I'm a perfect example. I own and operate the kind of small consulting and micro-media business that should be core to Google's future. And, yes, I am experimenting with AdWords to myself reach out to new clients affordably via contextual search phrases (want to sponsor a compelling B2B IT podcast?). And, yes, I have a Gmail account, use G-chat, and sometimes use Google's maps, keyword alerts, and various search offerings. I would easily consider having Google host my blogs, podcasts, website, and online payments. I also find ongoing value from Google when clicking through on sponsored links when seeking goods, services, or knowledge. Someday, when I get enough ears and eyes that matter on my podcasts, I'll experiment with AdSense too.

But I would really appreciate some added help here from Google. Can you package this a little for me, please? It seems to me that in kind of a fuzzy, haphazard way Google is offering me ways to conduct communications and online intelligence gathering via its free services. They are providing me no-cost services that increasingly replace what I do at significant cost from my current IT, software and services providers (Apple, Microsoft, Verizon, Verizon Wireless, AOL, MetroCast, Skype, Mapquest, Yahoo!, etc.).

And Google may soon provide me a sure-fire way to find and engage with new clients, which I will gladly pay them for. If they help me find more and better clients, I'll pay them more, too. If they help me save more money by giving me more reliable online services that replace what I pay for from other vendors and telecoms, I'll be wed to them on gradually more sticky basis. Let's grow together, and stick together, partner.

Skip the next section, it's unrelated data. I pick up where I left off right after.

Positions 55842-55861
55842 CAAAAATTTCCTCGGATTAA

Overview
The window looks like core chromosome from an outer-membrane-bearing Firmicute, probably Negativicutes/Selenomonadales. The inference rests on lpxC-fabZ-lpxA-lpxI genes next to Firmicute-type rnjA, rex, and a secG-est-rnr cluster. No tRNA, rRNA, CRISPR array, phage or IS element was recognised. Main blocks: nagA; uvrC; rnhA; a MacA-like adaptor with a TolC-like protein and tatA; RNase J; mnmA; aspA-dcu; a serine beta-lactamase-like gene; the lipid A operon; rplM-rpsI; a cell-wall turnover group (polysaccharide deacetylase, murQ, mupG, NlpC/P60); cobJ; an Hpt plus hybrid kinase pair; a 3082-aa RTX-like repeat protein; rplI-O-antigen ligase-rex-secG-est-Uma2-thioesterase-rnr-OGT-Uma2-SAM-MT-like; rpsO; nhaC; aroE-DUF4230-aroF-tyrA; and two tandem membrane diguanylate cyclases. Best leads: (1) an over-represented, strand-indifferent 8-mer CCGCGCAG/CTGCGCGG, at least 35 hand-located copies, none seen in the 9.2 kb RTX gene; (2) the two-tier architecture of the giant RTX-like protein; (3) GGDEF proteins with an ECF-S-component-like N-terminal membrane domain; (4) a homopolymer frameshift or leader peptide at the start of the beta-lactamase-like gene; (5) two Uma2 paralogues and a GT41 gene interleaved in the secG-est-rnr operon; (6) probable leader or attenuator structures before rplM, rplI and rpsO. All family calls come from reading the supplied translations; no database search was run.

It could really be "Google and Me" on a deep, lasting business relationship. So why not call it what it is? Google Packaged Services for Small Businesses. One stop shopping for business services and viral selling services -- all in a nice, neat package. Enough with the betas -- give me a real B2B relationship, please. I'm ready. So are millions of others.

Topics: Google

About

Dana Gardner is president and principal analyst at Interarbor Solutions, an enterprise IT analysis, market research, and consulting firm. Gardner, a leading identifier of software and cloud productivity trends and new IT business growth opportunities, honed his skills and refined his insights as an industry analyst, pundit, and news edito... Full Bio